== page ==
A selection of publications from CDB and other organizations dealing with development issues in China.

This report, published by the Institute of Development Studies, looks at the transformations across the multiple dimensions of international development in which civil society organizations from BRICS play a role. 

The aim of this report is to promote the positive growth of the Chinese charity sector and the effectiveness of grant making activities.

Mark Sidel is Doyle-Bascom Professor of Law and Public Affairs at the University of Wisconsin. In 2015-16 he will also serve as the Charles Stewart Mott Foundation Visiting Chair in Community Foundations at the Lilly Family School of Philanthropy at Indiana University.

Zhang provides strategic and programmatic support to grassroots initiatives in China’s health sector to enable more effective capacity building and networking.

This CDB Special Issue features one new article and ten articles from the CDB archives on the subject of Chinese NGOs working overseas.

They aim to shed light on development trends in civil society assistance, portray flagship civil society initiatives, and provide good practice examples.

This issue features twelve articles that CDB has published over the past few years. We have collected them here so that they can provide a useful resource and reach new readers in the anniversary year of the 1995 Beijing UN Women’s Conference

This research aims to investigate the recent evolution of China’s discourse on development and aid. More precisely, how do China’s policymakers and influential scholars understand and debate China’s role in the field of international development aid, specifically in the context of China as a ‘rising power’.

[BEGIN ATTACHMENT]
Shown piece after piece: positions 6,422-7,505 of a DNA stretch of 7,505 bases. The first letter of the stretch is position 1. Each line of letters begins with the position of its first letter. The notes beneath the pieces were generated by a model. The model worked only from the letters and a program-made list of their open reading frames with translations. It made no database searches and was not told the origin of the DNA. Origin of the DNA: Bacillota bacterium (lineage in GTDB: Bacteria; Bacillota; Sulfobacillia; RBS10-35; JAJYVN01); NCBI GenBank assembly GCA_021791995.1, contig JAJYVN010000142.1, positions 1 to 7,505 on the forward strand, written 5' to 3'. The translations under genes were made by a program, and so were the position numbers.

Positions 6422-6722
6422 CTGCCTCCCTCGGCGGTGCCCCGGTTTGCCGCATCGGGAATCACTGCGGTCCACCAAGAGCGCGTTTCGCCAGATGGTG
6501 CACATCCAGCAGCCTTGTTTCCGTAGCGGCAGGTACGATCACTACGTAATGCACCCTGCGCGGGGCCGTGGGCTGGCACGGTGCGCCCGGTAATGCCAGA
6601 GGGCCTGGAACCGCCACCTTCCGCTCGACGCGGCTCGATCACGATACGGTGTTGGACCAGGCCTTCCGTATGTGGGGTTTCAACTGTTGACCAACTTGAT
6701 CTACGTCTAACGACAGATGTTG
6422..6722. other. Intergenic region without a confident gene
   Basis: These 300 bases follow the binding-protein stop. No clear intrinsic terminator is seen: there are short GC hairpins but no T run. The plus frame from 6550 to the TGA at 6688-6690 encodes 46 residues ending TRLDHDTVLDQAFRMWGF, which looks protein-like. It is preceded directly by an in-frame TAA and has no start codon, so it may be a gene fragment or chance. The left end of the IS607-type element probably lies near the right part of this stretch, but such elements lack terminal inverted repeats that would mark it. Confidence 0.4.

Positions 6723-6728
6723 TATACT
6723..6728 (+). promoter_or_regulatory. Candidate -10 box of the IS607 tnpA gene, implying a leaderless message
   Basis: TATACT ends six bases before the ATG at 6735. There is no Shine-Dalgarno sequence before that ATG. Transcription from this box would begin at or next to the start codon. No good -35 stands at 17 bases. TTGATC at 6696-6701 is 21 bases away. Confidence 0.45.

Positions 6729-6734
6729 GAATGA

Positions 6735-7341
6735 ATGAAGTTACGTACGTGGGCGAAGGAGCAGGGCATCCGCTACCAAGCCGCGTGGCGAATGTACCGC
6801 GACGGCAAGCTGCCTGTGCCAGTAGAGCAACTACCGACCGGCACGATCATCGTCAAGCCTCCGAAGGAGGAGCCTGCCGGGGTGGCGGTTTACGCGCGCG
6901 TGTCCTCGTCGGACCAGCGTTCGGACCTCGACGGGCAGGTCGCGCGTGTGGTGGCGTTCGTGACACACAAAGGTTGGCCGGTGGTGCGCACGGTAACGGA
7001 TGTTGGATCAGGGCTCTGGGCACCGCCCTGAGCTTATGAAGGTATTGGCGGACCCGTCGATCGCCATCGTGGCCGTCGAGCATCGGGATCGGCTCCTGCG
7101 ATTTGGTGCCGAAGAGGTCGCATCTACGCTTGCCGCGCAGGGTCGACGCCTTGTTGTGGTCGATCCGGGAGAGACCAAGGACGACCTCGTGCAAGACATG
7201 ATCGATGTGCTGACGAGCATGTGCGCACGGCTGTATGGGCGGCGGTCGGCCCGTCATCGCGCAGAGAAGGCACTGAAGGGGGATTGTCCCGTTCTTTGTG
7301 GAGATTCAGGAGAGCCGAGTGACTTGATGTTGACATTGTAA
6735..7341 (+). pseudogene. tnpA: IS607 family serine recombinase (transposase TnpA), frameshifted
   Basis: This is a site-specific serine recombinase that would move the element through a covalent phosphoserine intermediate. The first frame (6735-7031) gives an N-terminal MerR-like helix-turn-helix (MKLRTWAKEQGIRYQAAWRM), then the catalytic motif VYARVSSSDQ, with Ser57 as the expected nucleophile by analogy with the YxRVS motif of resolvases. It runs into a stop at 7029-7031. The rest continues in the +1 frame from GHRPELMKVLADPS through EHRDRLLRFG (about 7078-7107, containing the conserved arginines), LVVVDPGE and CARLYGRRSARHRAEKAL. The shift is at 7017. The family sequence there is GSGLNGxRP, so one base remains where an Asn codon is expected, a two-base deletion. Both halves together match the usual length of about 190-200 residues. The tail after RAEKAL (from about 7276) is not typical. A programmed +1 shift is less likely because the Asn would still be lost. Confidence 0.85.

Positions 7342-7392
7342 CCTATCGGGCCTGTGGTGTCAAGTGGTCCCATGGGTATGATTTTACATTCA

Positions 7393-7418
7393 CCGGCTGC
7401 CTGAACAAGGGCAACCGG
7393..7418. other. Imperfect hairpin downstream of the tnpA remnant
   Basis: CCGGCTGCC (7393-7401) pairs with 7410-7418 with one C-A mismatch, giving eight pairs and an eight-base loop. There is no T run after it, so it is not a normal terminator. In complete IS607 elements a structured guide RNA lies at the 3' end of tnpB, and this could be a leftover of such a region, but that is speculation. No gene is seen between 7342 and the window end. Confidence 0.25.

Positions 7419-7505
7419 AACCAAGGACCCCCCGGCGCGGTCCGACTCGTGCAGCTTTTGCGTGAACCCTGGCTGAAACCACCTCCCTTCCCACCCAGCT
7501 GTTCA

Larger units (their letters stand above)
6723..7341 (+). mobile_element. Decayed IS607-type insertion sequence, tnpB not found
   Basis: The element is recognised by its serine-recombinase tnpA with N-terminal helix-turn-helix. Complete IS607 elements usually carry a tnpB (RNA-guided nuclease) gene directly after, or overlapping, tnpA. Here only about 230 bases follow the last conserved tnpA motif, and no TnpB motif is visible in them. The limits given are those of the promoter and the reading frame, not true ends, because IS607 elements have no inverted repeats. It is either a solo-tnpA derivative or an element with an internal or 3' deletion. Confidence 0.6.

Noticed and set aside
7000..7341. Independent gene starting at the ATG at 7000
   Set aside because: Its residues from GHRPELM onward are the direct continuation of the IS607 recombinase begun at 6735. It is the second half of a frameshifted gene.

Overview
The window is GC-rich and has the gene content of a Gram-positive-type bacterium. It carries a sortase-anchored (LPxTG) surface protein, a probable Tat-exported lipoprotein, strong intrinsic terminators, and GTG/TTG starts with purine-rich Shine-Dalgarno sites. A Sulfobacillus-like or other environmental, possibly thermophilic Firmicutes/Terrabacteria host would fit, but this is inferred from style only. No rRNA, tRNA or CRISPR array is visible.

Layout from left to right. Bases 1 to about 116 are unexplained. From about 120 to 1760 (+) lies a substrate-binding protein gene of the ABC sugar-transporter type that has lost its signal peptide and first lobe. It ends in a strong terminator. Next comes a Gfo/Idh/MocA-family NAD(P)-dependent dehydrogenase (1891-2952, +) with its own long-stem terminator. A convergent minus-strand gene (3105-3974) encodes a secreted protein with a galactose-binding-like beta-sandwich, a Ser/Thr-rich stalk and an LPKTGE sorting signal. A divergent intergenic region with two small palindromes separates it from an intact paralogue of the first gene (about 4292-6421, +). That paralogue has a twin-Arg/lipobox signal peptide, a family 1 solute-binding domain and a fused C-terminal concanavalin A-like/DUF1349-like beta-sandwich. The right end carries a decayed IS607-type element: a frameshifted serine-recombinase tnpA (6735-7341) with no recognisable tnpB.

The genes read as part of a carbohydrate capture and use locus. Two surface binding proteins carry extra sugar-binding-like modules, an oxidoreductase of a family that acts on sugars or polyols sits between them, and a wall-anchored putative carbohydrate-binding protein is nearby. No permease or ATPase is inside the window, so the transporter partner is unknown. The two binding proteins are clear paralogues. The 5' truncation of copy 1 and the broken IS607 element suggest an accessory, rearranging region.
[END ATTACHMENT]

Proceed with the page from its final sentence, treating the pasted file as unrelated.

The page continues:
The organizations included in this brochure are nonprofit NGOs based throughout mainland China. They seek to address issues in a variety of sectors, including children, community development, environment, gender, legal aid, migrant issues, public health and disabilities.

This report documents discrimination, police violence, legal restrictions and a policy environment preventing this highly marginalized group’s access to public services, legal identity and appropriate health care.

This first of its kind report reveals five distinct donor segments and their related behaviors around philanthropic strategy, decision-making, nonprofit engagement, and measurement and reporting needs.

This publication displays the results, synergies, and lessons learned, as well as the backgrounds and future perspectives of Sino-European NGO exchange and cooperation.

A range of issues and recommendations are raised in this report. Philanthropy’s contributions to international development should be better measured, and there is a need for a stronger emphasis on better data overall in terms of both measuring progress, and enabling a better understanding of the range of potential grantees working on development themes.

The toolkit provides practical templates and models to assist with the generation of innovative new ideas and their implementation into economies.

This Issue includes articles on Chinese philanthropy, the Chinese women’s rights movement and Volunteering in Sichuan.

This eBook reviews different roles, experiences, and lessons learned from working with civil society in development cooperation. It compares and analyses common themes and good practices from numerous aid-providing countries.

This report is not an academic study in the strict sense of the word, but rather uses selected case studies to make observations about the development of public advocacy in China over the last few years.

This study shows how to measure a country’s philanthropic environment and what concrete policies encourage or restrict it. The research comes at an opportune time as new governments throughout the world strive to work positively with civil society.